Your brand of IDE should never have any influence on the webapp. For one thing, production webapps are far removed from the IDEs (if any) that produced them.
Locale actually doesn't control the character set encoding, though. Just the choice of resources. For example, messages in Italian would be the preferred return for resource lookups.
What you really need to look at is the Code Page in effect for the web pages themselves. UTF-8 is the most common, and it does have support for European accented Latin characters. However, for an exact match with your PostgreSQL settings, Code Page Windows-1252 would be the preferred setting, since that way the database and view would be using the exact same encoding.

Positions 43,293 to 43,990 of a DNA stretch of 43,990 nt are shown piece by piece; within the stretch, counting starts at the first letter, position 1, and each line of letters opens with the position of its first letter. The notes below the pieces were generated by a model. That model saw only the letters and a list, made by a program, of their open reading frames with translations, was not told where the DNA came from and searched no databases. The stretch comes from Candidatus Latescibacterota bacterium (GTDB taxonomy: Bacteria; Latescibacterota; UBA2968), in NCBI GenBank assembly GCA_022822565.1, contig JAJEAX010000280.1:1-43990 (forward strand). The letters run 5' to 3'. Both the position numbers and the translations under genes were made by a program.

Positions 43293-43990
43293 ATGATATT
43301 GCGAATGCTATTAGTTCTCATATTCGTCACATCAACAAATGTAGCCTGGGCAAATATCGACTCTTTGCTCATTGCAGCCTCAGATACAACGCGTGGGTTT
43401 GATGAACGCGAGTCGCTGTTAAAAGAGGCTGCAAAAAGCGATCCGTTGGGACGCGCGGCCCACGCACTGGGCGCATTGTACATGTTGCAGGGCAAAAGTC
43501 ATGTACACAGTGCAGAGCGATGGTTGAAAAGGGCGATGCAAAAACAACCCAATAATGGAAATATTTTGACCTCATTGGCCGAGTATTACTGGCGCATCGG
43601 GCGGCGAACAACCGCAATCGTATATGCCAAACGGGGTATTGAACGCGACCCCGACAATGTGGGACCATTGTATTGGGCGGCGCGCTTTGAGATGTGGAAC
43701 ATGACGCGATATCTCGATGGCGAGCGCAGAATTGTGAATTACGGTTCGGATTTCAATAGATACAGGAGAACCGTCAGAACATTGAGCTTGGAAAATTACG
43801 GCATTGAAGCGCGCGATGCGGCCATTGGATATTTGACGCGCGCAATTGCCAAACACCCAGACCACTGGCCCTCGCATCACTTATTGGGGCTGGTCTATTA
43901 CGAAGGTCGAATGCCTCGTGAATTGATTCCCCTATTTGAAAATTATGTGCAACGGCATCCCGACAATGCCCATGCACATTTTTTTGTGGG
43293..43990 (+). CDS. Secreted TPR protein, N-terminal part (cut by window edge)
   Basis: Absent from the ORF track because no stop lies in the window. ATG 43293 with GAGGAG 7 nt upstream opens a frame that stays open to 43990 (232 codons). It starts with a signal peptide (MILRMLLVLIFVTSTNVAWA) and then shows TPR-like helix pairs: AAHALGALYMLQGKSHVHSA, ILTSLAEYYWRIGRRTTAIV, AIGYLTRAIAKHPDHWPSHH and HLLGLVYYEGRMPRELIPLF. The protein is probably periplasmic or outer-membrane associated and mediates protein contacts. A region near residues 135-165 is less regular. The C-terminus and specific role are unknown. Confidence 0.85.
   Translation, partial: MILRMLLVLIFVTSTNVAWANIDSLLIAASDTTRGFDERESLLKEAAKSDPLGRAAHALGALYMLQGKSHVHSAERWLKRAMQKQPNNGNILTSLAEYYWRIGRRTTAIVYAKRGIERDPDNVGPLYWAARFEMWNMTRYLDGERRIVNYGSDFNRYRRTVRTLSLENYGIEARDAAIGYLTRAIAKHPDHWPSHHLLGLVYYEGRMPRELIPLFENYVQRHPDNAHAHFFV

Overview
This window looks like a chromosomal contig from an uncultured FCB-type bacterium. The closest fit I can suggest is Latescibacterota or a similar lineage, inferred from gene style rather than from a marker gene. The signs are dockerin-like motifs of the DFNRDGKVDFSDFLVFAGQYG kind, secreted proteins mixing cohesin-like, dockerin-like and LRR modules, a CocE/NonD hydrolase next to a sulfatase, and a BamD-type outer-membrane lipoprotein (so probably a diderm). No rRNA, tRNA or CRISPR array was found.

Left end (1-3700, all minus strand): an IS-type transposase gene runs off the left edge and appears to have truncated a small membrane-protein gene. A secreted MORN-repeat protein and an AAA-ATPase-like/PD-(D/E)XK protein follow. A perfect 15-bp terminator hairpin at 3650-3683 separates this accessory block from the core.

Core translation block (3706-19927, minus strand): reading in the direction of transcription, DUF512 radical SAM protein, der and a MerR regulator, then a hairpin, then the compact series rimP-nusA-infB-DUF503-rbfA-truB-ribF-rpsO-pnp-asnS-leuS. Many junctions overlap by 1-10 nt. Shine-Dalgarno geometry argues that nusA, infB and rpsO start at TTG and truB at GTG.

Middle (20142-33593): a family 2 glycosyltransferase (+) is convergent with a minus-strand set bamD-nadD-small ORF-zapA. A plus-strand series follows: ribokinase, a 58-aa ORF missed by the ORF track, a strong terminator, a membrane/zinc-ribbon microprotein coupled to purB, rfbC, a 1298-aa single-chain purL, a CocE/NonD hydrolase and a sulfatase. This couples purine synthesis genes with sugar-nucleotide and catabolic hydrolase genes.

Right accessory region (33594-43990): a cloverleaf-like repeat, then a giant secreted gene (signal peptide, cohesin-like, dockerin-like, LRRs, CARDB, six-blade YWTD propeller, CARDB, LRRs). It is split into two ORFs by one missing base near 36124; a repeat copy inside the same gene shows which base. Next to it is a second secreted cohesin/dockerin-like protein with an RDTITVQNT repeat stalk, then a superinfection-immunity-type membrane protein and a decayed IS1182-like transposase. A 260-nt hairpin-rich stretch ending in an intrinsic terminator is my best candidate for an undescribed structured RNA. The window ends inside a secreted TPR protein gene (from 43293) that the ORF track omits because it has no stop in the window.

Code Page Windows-1252 is very similar to the ISO-8859-1 Latin Unicode glyphset, with the most notable exception being things like the open and close-quote characters. ISO-8859-1 is actually preferable (even Microsoft recommends it these days). Non-Windows webclients such as Macintosh, Linux, and Android devices will be the most offended, otherwise.
It's unlikely that you can do anything about it at this stage, but it's worth noting that PostgreSQL's default codepage for database creation on Windows-based servers is CP-1252, but on the Unix systems, it's UTF-8.
Customer surveys are for companies who didn't pay proper attention to begin with.
Joined: May 12, 2009
In NetBeans, when editing a .xhtml file, you should just be able to type the '&' character, and get a (very long) list of all the
available characters. Can you give this a try?